• Bottle-feed the baby with either formula or pumped breastmilk. 
  • Do chores like cooking and cleaning.
  • Wash bottles and pumping parts (yes, unfortunately, this is separate from regular dishes).
  • Grocery shop and run other errands.
  • Walk and feed pets.
  • Entertain visiting relatives and friends.

I could go on, as the task list becomes seemingly endless, but honestly if you only did the above you’d probably be a very appreciated partner.


Consider a couple’s baby shower

“Couples” baby showers are becoming much more common, and there are many fun ways to pull one off. You could have on instead of, or in addition to, a more traditional one that’s only for the pregnant mother. And it could be as formal or as casual as you want (nothing wrong with a backyard BBQ!). You could throw it yourself, or, if you have a friend or relative who loves parties, see if they’re open to hosting or co-hosting.



Communicate with friends and family

Oftentimes, expecting a baby brings with it a flood of new expectations from relatives and close friends who want to be included in the experience. Even something that’s meant to be purely fun, like a baby shower, can be stressful when there are numerous people’s feelings to consider. Your partner might not feel as comfortable saying no to your relatives or friends as she would her own. It’ll be up to you two to handle that firmly and respectfully. Taking an active role in these plans and relationships with your partner can help you stay on the same page. This includes building a baby registry together since people will use that to buy you gifts. 


Know how hard it is to recover from labor

Giving birth is a major medical event. The majority of women experience some vaginal tearing. Many people need to avoid walking much for a week or more in order to heal properly. If someone has a difficult labor, or a C-section, it may be weeks before they can even move around the house comfortably. So, in addition to having a crash course in parenting, know that you’re basically going to be helping someone heal.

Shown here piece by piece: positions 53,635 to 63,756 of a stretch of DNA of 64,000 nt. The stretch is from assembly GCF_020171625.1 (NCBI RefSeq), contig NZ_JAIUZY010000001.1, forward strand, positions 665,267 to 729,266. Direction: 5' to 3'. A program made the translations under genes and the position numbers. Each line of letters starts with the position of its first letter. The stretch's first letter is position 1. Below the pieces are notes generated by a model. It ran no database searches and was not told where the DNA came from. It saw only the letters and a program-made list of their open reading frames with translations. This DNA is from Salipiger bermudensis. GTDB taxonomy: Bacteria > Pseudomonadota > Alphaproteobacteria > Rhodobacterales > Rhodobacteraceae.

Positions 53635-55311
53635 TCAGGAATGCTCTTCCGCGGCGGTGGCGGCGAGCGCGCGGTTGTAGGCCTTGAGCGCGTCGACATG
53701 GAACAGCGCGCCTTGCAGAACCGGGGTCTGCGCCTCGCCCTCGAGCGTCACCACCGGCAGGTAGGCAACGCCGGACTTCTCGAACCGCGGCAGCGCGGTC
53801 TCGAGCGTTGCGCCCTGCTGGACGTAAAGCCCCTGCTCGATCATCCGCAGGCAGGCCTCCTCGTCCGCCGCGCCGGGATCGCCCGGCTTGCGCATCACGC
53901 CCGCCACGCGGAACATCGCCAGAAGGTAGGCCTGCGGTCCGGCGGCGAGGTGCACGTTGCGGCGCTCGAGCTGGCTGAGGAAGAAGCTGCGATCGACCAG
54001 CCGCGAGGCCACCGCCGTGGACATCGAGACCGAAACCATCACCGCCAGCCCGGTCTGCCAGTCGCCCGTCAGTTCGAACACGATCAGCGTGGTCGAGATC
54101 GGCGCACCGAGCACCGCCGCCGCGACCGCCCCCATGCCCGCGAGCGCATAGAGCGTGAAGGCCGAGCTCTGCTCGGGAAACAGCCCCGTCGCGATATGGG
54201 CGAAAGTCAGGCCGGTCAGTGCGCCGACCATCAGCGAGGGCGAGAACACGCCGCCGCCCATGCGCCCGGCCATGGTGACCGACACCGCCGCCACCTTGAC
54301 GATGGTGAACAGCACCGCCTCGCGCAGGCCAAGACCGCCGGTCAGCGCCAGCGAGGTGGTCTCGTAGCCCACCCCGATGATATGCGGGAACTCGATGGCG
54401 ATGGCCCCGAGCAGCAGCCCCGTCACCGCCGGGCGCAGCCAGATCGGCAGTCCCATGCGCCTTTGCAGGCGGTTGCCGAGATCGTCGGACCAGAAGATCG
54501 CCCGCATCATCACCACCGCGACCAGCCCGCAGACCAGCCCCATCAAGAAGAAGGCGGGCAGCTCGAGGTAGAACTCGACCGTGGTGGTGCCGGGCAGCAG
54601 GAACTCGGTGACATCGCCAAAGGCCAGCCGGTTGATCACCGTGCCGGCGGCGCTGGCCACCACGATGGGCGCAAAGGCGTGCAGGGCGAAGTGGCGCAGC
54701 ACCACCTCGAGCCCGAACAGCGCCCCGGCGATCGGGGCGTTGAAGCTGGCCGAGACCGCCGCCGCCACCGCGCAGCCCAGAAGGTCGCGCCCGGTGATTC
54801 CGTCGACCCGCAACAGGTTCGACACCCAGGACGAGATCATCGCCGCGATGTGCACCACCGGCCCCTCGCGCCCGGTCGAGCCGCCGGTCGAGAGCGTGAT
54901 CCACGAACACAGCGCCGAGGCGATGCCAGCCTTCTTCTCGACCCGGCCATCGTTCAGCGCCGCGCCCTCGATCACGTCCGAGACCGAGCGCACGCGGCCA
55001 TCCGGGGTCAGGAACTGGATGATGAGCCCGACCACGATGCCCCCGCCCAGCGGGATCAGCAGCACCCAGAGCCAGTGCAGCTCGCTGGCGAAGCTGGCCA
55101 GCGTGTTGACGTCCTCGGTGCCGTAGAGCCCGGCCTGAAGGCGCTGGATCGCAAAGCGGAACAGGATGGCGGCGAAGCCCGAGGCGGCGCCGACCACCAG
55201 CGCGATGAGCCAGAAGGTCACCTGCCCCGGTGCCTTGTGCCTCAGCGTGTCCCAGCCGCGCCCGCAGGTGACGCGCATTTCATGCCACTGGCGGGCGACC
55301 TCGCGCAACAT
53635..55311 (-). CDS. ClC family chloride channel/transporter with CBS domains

When it comes to sex, practice maximum patience

It’s recommended that women who give birth see their doctor six weeks after labor to be checked out and cleared for some physical activities, including sex. But just because a doctor has said it’s safe to have sex does not mean someone will want to (or should feel obligated to). For some women, doing so is painful for a long time. Not to mention, they may be stressed, tired, or just overstimulated and “touched out.” Breastfeeding is also an incredibly physically taxing experience that changes people’s hormones and may affect how they feel about sex. 

Keep in mind that your partner will have carried your child for nine months, went through (and is still going through) an incredibly challenging experience so that both of you can have the gift of being parents. Be patient, be empathetic, and remember that there are ways to comfort each other and connect physically beyond intercourse. 


A word of advice for new dads

This article is for all parents, but if you are a father, this advice is specifically for you. In many ways, it’s an exciting time to be a dad. 


Start battling toxic gender norms now

While cultural norms of the past led many fathers to assume their job was largely just to earn an income while their partners did all the down-and-dirty work at home, more dads than ever want to take an active, equal role in parenting. (How great!) 

But new dads who are in relationships with women should be clear-eyed about how deeply engrained many gender norms are. For example, women often find themselves taking on more of the mental load. Men may also be judged differently for scaling back at work. Wanting to be an equal partner and knowing how to be one are two very different things, and if your own parents didn’t set a solid example, it’s going to be even harder.

Unpacking these norms will likely take a lifetime, but you can start thinking through them now. Consider seeing a therapist (either individually or as a couple) to help work through any current conflicts you have about the division of labor or what it means to be a father. You can also check out a book on the topic, such as Fair Play: Share the Mental Load, Rebalance Your Relationship and Transform Your Life. You could even read it with your partner, maybe as an audiobook while on a long drive together, or a chapter at a time before bed. 


The bottom line

You’re probably never going to get to the point at which you’re like, “Okay, I’m good. I learned everything there is to know about babies and parenting.” Once the baby comes, it feels like a chaotic crash course, no matter how much preparation you did. Go easy on yourselves, and try to embrace the chaos. Before you know it, you may find yourself oddly nostalgic for that time your kid peed on you while you were trying to give him his first bath. Did I mention babies are funny?

Partners: Here’s How to Support a Postpartum Mom